Too often we have the notion that "just one time" isn't going to harm us.

When a glass of pure orange juice was consumed with the high fat high calorie meal free radicals increased by 47%, markedly lower than the 62% without the orange juice.

Woo hoo! This means we can eat high fat meals so long as we chug down some orange juice!

Not really.. You'll still increase oxygen free radicals by 47%, and including the juice your energy intake would be 1200 calories. So you're still overeating and those extra calories will be stored as fat.

The take home is high fat - high calorie meals are proinflammitory as well as being obesogenic. So don't eat like that :-)

Make the association: High fat, high calories meals have both an immediate and long term negative affect on health.

Fire Ronald McDonald: "He's the deep fried Joe Camel of the 21 century"

Deborah Lapidus from the Corporate Accountability International organization has been getting a lot of media attention by fronting the "Retire Ronald" campaign; a petition aimed at getting those who sign it to show support for banning the popular McDonald's Restaurants characters figurehead who Lapidus has said can be blamed for hooking kids on unhealthy foods.

Does the Ronald McDonald character make me want to eat McDonald’s burgers?
No, but I’m an adult and this story is all about the Ronald McDonald marketing influence on children..  When I was a child did seeing Ronald McDonald make me want to eat at McDonald’s?  I don’t recall ever having a strong connection to seeing Ronald McDonald specifically and eating at McD’s. 
I do remember a few times wanting to get the cheapo trinket like toys that were promoted, and of course to get the toy you had to buy the food, so in that case the marketing worked, but I was intrigued by the toy promotion, not Ronald McDonald.  I think I did have a Ronald McDonald doll and a.. what’s the big purple thing?.. Grimace!  I had to Google it to remember.  
I had some of the rotten Ronnie's paraphernalia but as a child I didn’t eat at McDonald's a lot and never became overweight.  In my teens though, I did like the fast food burger joints and had my fair share of McDonald's foods. Of course in my reformed and now healthy eater present state of mind there is nothing that McDonald’s sells that I would want to buy.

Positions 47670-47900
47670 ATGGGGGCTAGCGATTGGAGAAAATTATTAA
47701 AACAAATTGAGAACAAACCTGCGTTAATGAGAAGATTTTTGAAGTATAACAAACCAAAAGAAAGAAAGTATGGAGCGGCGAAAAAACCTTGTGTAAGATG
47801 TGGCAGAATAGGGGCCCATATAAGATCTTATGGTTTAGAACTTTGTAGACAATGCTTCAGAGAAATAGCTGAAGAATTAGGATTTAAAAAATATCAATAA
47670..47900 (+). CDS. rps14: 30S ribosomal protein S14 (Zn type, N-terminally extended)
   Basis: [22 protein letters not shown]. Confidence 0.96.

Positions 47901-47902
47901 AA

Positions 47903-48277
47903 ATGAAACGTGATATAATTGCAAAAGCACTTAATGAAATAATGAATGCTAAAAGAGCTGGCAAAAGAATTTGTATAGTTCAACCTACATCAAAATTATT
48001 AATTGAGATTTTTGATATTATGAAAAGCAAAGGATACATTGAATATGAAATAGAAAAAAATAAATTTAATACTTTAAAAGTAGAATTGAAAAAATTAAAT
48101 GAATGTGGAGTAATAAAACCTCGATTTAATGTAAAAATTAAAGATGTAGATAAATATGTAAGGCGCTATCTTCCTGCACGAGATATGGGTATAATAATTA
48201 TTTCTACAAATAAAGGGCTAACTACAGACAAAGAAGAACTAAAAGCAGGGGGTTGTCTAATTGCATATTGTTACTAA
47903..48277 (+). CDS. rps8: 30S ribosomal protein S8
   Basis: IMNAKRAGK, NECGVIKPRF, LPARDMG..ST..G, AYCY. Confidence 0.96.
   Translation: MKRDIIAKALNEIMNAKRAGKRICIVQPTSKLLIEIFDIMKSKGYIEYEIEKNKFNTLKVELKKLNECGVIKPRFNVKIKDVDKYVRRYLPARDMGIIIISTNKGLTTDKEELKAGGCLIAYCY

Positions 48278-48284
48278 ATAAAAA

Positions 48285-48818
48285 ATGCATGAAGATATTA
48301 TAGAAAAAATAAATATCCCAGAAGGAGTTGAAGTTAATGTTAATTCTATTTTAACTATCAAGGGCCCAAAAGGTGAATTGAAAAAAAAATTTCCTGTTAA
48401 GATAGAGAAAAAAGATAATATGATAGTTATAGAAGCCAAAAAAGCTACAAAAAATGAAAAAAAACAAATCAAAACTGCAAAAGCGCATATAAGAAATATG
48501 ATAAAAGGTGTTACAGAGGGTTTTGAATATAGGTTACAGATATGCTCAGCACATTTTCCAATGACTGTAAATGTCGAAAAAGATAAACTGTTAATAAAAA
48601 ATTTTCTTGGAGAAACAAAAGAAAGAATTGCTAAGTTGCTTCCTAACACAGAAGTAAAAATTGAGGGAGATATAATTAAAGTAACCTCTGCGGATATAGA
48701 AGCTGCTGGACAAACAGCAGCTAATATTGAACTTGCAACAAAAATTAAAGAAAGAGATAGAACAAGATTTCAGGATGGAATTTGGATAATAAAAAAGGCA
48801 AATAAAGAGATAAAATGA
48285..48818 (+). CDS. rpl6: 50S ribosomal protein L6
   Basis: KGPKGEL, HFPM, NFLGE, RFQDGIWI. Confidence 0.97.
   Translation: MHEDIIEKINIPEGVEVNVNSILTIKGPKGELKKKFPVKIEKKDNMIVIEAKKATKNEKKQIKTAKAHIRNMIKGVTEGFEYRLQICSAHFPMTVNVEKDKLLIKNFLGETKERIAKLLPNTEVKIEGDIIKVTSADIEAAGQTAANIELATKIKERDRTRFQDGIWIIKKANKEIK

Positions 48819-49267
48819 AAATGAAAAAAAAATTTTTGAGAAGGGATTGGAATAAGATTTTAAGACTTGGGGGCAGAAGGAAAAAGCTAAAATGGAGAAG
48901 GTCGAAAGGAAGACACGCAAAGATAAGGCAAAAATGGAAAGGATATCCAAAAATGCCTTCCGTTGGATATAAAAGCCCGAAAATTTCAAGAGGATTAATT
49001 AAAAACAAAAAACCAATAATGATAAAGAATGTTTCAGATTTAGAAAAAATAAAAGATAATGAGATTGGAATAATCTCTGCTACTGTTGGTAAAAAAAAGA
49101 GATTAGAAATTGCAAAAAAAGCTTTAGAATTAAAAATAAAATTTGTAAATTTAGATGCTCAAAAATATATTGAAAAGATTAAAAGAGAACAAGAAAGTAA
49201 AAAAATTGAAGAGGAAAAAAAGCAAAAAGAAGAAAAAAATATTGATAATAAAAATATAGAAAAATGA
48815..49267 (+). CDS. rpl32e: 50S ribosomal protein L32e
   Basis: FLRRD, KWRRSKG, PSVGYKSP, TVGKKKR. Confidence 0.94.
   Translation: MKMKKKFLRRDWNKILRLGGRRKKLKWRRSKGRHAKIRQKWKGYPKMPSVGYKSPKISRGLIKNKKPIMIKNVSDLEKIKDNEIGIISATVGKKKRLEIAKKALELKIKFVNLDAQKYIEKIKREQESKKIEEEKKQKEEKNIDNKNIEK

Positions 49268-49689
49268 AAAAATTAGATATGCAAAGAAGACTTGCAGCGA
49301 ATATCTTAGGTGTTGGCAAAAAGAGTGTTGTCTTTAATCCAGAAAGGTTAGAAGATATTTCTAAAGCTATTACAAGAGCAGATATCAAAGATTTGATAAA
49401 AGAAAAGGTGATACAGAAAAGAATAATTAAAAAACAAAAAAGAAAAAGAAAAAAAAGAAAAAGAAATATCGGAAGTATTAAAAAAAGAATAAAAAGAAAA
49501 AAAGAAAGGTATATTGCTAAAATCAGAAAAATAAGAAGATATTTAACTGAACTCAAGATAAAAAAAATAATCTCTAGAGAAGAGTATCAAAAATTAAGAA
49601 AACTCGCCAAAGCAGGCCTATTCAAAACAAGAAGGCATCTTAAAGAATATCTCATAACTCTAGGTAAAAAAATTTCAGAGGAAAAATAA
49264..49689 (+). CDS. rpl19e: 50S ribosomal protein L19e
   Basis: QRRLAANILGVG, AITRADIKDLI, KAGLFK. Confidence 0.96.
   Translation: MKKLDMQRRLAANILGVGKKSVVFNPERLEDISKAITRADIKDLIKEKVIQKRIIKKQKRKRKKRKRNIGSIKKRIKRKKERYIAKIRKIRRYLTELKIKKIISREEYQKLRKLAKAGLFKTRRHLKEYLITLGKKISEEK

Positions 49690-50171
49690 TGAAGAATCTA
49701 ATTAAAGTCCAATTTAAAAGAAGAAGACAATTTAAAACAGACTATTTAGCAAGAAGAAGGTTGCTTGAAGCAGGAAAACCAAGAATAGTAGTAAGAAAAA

They do sell milk though, and salads.  So not everything there is a low nutrient density fat bomb. I just looked at the McDonald’s nutrition calculator. I didn’t know you could buy apple slices at Che Ronaldo’s, still the apples, milk, and salads are completely outranked and outnumbered by the fat bomb/ calorie bomb burgers, fries, and deserts.

I've always maintained that if McDonald's, or any fast food place started selling healthy food I found appealing I wouldn't be opposed to eating there. Someone let me know when this happens.
We can’t fire Ronald for enticing kids to eat unhealthy foods as Ron sells apples to kids.  Well actually I’ve never seen or heard of an add where Ronald McDonald is promoting apple slices so if this has been done, it was well under the radar.
But enough of the preamble. I don’t like McDonald’s food and if I had kids there is no possibility I would ever take them there.  I know, I know.. I don’t “understand” because I don’t have kids therefore I have never dealt with the pressure to go there blah, blah.. whatever. 
Listen, the food is not that great, sure you can buy apple slices, but don’t kid yourself, the main meal is going to be, most of the time, a high calorie, high fat, high sodium, low nutrient density meal.  That’s a fact, for now anyway.